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Last Updated: Wednesday, 18 January 2006, 11:40 GMT
Republicans unveil lobbying curbs
Jack Abramoff
Jack Abramoff will co-operate with investigators
Republicans in the US Congress have unveiled a package of anti-corruption reforms in the wake of a scandal spawned by a powerful lobbyist.

The plans put forward in the House of Representatives would ban most gifts and privately-sponsored travel.

Democrats criticised the reforms as inadequate. They are due to propose their own measures on Wednesday.

The moves come after the guilty plea on corruption charges by lobbyist Jack Abramoff, who had ties to Republicans.

Under the terms of a plea bargain, Abramoff will co-operate with a probe into alleged corruption among Congress members.

Some Democrats are also said to be implicated in the case, which correspondents say is an unexploded bomb under both houses.

'Gaping wound'

Correspondents say Tuesday's move was a pre-emptive strike from a party accused by opponents of presiding over a culture of corruption.

House of Representatives Speaker Dennis Hastert promoted laws that would stop lobbyists paying for lunches, or arranging "fact-finding" trips for politicians to warm-weather resorts.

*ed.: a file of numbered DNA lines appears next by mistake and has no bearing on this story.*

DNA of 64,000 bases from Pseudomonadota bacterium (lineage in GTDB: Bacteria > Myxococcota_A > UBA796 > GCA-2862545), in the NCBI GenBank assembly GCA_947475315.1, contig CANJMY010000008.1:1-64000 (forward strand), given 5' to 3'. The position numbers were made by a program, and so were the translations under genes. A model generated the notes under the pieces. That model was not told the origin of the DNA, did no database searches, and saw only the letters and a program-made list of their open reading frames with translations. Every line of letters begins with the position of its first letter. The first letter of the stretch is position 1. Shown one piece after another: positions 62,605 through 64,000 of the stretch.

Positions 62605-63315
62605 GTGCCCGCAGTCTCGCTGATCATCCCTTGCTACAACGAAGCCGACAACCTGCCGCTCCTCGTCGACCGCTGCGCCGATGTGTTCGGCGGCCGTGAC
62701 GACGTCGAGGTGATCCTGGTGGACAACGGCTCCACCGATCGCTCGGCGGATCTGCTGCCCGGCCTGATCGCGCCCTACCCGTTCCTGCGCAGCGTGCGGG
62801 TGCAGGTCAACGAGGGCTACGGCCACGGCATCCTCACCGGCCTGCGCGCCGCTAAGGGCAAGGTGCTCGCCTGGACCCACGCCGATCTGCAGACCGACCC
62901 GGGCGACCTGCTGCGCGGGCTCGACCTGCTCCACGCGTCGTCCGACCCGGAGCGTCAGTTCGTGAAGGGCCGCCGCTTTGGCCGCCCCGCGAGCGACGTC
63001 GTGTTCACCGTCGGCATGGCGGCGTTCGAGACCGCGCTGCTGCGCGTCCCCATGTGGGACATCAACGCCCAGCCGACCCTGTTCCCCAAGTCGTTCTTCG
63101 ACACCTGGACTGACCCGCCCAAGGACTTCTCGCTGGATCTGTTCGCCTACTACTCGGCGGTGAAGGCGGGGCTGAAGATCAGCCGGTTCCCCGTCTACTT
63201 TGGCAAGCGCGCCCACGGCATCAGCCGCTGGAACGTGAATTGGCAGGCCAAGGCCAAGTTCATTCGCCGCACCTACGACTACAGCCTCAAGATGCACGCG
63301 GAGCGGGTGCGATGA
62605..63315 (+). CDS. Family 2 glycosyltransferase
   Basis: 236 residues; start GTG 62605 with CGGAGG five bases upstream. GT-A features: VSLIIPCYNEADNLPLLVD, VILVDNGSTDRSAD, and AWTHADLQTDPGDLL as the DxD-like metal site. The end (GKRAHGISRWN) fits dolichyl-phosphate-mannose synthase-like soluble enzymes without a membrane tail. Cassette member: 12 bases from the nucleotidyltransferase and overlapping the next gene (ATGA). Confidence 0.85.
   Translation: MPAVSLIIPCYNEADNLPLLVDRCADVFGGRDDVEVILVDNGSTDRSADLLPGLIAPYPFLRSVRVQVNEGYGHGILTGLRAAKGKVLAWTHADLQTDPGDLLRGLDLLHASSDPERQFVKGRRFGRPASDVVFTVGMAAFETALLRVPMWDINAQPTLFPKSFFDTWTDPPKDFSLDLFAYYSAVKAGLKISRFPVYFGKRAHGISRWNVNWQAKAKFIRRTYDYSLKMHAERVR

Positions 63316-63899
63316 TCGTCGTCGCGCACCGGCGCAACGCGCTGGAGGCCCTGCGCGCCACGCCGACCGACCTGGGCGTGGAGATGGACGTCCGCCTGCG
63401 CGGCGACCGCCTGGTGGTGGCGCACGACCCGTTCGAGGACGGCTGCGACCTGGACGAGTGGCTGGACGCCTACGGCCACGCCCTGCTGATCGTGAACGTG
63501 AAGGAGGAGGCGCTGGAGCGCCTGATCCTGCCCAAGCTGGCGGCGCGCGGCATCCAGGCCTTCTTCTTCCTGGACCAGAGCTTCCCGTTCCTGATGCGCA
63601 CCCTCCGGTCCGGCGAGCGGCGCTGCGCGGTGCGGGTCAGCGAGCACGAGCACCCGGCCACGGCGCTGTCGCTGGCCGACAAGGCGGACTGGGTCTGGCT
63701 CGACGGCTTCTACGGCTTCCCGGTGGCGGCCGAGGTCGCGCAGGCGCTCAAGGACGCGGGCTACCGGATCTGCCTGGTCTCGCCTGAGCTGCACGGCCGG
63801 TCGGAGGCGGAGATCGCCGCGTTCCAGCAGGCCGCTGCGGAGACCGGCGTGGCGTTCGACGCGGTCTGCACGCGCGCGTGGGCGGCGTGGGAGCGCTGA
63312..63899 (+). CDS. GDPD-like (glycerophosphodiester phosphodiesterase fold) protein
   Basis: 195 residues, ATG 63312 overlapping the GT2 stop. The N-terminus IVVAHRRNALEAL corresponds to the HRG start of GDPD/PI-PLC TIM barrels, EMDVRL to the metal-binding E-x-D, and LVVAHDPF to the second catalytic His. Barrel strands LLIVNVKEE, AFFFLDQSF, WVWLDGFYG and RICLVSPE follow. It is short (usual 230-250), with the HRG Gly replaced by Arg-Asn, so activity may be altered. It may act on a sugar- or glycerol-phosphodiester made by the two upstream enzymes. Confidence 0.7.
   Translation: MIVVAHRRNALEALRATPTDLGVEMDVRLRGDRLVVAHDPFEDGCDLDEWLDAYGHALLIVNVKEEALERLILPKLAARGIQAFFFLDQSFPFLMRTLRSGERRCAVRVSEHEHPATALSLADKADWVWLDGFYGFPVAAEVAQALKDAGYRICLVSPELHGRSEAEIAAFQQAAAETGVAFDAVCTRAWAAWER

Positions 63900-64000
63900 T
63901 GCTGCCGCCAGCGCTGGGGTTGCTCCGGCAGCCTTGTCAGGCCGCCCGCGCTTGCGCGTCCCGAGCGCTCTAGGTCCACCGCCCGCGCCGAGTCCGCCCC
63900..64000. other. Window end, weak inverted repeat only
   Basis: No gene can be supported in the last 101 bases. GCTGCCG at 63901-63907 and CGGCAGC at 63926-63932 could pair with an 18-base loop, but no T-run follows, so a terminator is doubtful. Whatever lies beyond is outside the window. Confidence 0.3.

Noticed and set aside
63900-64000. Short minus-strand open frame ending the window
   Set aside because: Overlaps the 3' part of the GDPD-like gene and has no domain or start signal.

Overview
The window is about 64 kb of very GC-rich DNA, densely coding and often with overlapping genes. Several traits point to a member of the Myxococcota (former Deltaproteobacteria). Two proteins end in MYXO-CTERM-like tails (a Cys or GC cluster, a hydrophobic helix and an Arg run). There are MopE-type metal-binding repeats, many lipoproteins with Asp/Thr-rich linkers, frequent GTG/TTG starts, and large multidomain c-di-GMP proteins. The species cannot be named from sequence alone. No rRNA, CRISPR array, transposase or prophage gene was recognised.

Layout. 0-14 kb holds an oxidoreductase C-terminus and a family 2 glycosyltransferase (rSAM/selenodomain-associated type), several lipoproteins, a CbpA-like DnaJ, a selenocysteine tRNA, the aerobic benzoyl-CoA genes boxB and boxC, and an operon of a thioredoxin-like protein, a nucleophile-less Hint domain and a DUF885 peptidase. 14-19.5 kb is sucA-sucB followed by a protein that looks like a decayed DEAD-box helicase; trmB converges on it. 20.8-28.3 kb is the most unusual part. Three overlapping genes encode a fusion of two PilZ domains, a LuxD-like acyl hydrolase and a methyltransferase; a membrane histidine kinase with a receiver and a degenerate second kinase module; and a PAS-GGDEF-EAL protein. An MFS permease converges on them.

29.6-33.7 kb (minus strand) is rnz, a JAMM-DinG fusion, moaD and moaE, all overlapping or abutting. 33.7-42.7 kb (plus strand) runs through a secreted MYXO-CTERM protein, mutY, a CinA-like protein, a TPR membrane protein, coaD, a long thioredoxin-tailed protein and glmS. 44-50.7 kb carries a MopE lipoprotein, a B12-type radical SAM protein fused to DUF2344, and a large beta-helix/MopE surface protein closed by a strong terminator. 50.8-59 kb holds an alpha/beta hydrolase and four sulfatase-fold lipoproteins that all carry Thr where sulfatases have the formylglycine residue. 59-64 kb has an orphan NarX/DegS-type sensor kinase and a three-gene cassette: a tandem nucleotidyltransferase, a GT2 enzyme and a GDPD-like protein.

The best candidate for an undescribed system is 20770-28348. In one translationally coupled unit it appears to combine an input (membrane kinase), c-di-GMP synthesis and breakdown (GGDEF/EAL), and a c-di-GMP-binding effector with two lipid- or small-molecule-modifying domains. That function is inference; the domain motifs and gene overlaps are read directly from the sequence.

"A member of Congress should be able to accept a baseball cap... from the proud students of a local middle school, but he... doesn't need to be taken to... dinner by a Washington lobbyist," he said.

Democrats hit back that the measures were like sticking a "Band-Aid on a gaping wound".

"For more than a decade... House Republicans have benefited from their systemic culture of corruption at the expense of the American people," House Democratic leader Nancy Pelosi said.

Democrats believe the issue can win them votes in November's mid-term elections, says the BBC's James Coomarasamy in Washington.

The proposal comes after embattled Republican politician Tom DeLay relinquished his bid to reclaim his post as majority leader of the House, earlier this month.

The politician - who has long-term ties to Abramoff - denies laundering corporate contributions for use in Republican campaigns in the state.

The US justice department is believed to be investigating as many as 20 members of Congress and aides implicated in the lobbyist scandal.

Abramoff is accused of using gifts of money, foreign trips and lavish meals to buy political influence.

The BBC's Matt Frei looks at the tradition of lobbying

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